After the massive success of Marvel NOW in 2013 that introduced a number of brand new Marvel books to local comic book shops everywhere, the House of Ideas is looking to do it again with All-New Marvel NOW in 2014. While some people have mistakenly labeled this as another reboot or relaunch, it’s simply a new starting point for new readers that will also introduce even more new titles to both the physical and digital shelves of wherever you buy your comics.

One thing that seems to be happening more and more when events like this begin are new #1 issues, even for books that aren’t getting a reset. Fans have been complaining about this since Marvel started doing this and have found it annoying that they don’t just continue with the original numbering from the days of old. Recently, Marvel Executive Editor and Senior Vice President of Publishing Tom Brevoort addressed this complaint on his blog and broke it down as simply as he could while citing that sales are a huge factor in the constant new #1s. Here are a few passages from his answer:

“We’ve gone over this in great detail recently, but just to sum up: the numbering really isn’t important in and of itself. Its only import is what you place on it. No other serial publications carry a number on them that is of any weight to their readership. The number is there to serve a function, but it has no intrinsic value in and of itself. It’s comfort food and nostalgia at best.

On this, we follow what you and your fellow readers do more than what you say. We hear complaints about renumbering every time we do it, but every time we do it it results in higher sales, which is the whole ballgame—so if it were your time and your effort, what would you do?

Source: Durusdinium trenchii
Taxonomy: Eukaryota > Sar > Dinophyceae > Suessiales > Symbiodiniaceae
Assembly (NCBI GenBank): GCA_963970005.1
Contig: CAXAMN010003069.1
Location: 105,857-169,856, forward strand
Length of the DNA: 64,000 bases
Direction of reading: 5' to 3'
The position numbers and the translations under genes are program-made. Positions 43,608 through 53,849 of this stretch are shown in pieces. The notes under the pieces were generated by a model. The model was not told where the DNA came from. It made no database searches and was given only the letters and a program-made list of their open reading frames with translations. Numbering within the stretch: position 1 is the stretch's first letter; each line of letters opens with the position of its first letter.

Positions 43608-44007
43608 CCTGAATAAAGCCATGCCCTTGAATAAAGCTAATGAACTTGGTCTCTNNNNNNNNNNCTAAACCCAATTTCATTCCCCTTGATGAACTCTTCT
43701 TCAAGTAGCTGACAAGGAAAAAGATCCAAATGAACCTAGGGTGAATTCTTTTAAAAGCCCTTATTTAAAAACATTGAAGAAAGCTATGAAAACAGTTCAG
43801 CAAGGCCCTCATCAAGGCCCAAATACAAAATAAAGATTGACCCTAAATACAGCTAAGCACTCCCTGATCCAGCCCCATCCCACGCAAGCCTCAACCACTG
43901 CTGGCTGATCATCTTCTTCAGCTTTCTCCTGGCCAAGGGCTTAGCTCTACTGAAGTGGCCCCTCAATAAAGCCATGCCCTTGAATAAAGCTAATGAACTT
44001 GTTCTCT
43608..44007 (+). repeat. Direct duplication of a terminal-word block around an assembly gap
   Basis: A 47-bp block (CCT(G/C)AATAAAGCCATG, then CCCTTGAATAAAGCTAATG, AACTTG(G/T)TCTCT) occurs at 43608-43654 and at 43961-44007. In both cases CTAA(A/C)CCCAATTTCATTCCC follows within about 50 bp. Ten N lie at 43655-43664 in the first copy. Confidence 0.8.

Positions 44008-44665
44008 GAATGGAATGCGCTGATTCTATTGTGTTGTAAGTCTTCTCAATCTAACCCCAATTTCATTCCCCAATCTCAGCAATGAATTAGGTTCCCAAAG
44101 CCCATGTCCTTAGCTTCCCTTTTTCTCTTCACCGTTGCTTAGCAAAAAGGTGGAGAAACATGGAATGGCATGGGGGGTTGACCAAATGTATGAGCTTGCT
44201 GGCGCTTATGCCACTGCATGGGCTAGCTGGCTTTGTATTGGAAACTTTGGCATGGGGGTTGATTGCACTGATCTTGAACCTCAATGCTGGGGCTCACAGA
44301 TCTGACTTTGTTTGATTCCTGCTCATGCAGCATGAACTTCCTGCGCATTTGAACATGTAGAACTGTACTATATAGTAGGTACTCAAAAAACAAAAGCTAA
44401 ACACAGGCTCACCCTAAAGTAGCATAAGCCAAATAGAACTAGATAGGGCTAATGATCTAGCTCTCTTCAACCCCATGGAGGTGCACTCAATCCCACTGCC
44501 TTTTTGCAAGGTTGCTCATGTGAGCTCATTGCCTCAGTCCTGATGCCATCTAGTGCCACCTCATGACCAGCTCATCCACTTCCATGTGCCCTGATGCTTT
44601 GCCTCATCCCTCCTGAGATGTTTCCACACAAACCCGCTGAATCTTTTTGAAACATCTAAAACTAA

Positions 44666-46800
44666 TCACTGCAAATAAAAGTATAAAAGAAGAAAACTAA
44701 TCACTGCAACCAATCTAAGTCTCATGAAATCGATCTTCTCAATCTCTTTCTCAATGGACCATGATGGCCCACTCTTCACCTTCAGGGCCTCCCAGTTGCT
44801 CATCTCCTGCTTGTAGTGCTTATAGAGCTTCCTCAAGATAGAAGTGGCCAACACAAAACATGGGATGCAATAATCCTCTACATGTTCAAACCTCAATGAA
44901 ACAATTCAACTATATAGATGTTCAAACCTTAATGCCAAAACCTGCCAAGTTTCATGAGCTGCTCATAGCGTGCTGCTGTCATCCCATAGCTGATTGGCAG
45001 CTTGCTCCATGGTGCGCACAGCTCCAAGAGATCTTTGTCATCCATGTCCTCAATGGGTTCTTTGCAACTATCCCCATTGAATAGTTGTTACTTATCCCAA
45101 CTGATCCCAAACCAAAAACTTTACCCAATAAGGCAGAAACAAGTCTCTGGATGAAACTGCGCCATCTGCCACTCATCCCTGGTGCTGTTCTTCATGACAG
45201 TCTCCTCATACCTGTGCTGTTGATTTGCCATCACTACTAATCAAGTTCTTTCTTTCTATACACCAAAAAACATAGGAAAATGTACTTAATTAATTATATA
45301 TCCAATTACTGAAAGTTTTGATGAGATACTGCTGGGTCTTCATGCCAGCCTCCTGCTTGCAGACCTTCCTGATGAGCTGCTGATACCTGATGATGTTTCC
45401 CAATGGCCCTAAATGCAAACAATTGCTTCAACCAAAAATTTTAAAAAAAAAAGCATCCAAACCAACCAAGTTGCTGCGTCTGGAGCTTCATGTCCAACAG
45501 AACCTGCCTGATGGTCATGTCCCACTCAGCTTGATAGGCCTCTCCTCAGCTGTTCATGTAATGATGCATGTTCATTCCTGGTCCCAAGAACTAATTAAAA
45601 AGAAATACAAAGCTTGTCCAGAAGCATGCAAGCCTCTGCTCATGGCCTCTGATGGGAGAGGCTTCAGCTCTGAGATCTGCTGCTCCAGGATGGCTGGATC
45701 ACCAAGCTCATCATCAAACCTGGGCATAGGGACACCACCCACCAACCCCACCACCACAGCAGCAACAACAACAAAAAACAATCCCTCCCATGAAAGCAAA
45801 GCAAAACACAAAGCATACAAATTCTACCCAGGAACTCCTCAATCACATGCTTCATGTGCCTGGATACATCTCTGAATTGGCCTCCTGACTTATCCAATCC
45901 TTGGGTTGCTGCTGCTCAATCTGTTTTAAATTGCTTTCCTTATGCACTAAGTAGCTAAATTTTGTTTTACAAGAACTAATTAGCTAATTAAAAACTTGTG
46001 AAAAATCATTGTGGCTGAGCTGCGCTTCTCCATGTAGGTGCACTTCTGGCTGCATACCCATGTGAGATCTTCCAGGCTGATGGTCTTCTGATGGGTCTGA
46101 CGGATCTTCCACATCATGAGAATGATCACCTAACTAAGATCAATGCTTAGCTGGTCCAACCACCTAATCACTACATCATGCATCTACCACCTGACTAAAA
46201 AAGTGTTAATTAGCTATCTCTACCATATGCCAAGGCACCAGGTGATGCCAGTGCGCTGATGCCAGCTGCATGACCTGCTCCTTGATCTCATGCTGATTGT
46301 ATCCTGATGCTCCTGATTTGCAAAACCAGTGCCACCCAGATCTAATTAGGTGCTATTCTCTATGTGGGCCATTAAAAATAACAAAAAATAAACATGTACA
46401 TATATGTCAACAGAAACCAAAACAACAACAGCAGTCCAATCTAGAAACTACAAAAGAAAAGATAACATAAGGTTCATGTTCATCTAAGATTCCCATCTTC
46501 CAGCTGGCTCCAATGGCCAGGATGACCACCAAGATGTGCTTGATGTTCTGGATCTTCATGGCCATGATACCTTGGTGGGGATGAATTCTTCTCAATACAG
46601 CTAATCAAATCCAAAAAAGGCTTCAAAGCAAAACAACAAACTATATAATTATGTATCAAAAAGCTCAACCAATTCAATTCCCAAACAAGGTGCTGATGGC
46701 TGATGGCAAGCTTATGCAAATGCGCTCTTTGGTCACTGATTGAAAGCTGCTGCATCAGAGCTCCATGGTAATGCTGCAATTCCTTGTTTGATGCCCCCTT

Also, there are a lot—a LOT—of readers who hear about one of our books being good, but who feel like they don’t know where to jump on board to try it out. They’re hesitant. The new #1 gives them a nice easy access point—which is part of why it always works.

We are in the business of selling stories. Our operating philosophy is that good, accessible stories will always sell better. But we live in the here and now, and we deal with the conditions of the marketplace in which we sell our products. And when it comes to something as irrelevant to the storytelling as the number that happens to be on the cover, we’re going to do whatever the marketplace tells us gives us the best chance to get that material into as many hands as possible.”

To be quite honest, while I was initially one of the people who was becoming annoyed by the renumbering, Brevoort makes a lot of sense, especially when he calls the numbers “comfort food and nostalgia at best”. After all, we’re still getting the same great stories. What does it matter if it’s #1 or #21 in a series? Maybe that’s why the company has elected to label some books, like Jonathan Hickman’s ‘Avengers’ for example, as both #24.NOW and #1.

What do you think about Marvel Comics constantly renumbering their books? Do you find Tom Brevoort’s answer to why they do it acceptable? Sound off in the comment section.